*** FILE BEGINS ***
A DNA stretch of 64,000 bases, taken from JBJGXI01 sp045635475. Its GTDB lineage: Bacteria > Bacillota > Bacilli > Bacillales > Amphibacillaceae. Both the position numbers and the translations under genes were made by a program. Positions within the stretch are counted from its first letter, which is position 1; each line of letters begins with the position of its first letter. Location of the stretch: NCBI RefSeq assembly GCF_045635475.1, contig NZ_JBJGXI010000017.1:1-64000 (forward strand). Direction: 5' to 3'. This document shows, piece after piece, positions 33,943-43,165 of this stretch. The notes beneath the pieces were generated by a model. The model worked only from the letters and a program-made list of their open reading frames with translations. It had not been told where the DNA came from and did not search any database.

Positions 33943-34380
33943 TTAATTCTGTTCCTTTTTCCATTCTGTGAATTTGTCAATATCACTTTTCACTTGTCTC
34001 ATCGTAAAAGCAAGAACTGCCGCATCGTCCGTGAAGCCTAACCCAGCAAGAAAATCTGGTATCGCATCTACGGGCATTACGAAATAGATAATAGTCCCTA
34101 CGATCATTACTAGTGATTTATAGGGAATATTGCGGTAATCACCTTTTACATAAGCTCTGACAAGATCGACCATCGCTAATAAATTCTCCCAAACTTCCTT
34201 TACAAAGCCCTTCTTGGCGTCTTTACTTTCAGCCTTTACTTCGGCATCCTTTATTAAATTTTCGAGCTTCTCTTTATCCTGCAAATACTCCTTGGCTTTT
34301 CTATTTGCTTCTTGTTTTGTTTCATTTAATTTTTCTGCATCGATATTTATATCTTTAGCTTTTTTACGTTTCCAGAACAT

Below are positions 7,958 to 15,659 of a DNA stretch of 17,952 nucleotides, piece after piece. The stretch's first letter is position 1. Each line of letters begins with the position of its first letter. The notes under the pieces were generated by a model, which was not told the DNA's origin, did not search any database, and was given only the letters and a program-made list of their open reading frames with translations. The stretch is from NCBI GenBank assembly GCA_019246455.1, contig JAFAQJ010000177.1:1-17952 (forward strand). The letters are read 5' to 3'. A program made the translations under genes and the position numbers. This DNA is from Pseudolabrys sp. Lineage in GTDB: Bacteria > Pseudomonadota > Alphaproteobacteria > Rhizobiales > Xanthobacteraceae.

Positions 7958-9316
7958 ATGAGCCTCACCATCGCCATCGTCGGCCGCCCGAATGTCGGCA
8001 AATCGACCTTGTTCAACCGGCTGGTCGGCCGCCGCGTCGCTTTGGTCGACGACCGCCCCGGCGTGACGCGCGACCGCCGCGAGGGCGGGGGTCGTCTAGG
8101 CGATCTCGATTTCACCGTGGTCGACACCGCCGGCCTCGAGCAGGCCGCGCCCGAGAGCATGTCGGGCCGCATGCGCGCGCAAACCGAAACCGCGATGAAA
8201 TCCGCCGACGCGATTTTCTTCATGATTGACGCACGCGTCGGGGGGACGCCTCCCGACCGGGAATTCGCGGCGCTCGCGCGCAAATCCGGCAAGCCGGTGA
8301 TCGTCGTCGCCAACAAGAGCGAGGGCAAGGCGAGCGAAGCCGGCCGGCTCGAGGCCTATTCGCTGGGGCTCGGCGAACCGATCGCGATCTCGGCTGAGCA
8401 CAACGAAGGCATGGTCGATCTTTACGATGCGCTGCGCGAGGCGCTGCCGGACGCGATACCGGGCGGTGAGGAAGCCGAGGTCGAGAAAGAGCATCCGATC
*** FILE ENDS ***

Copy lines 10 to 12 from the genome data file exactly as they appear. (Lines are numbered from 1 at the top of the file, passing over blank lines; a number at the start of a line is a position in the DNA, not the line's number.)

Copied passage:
7958 ATGAGCCTCACCATCGCCATCGTCGGCCGCCCGAATGTCGGCA
8001 AATCGACCTTGTTCAACCGGCTGGTCGGCCGCCGCGTCGCTTTGGTCGACGACCGCCCCGGCGTGACGCGCGACCGCCGCGAGGGCGGGGGTCGTCTAGG
8101 CGATCTCGATTTCACCGTGGTCGACACCGCCGGCCTCGAGCAGGCCGCGCCCGAGAGCATGTCGGGCCGCATGCGCGCGCAAACCGAAACCGCGATGAAA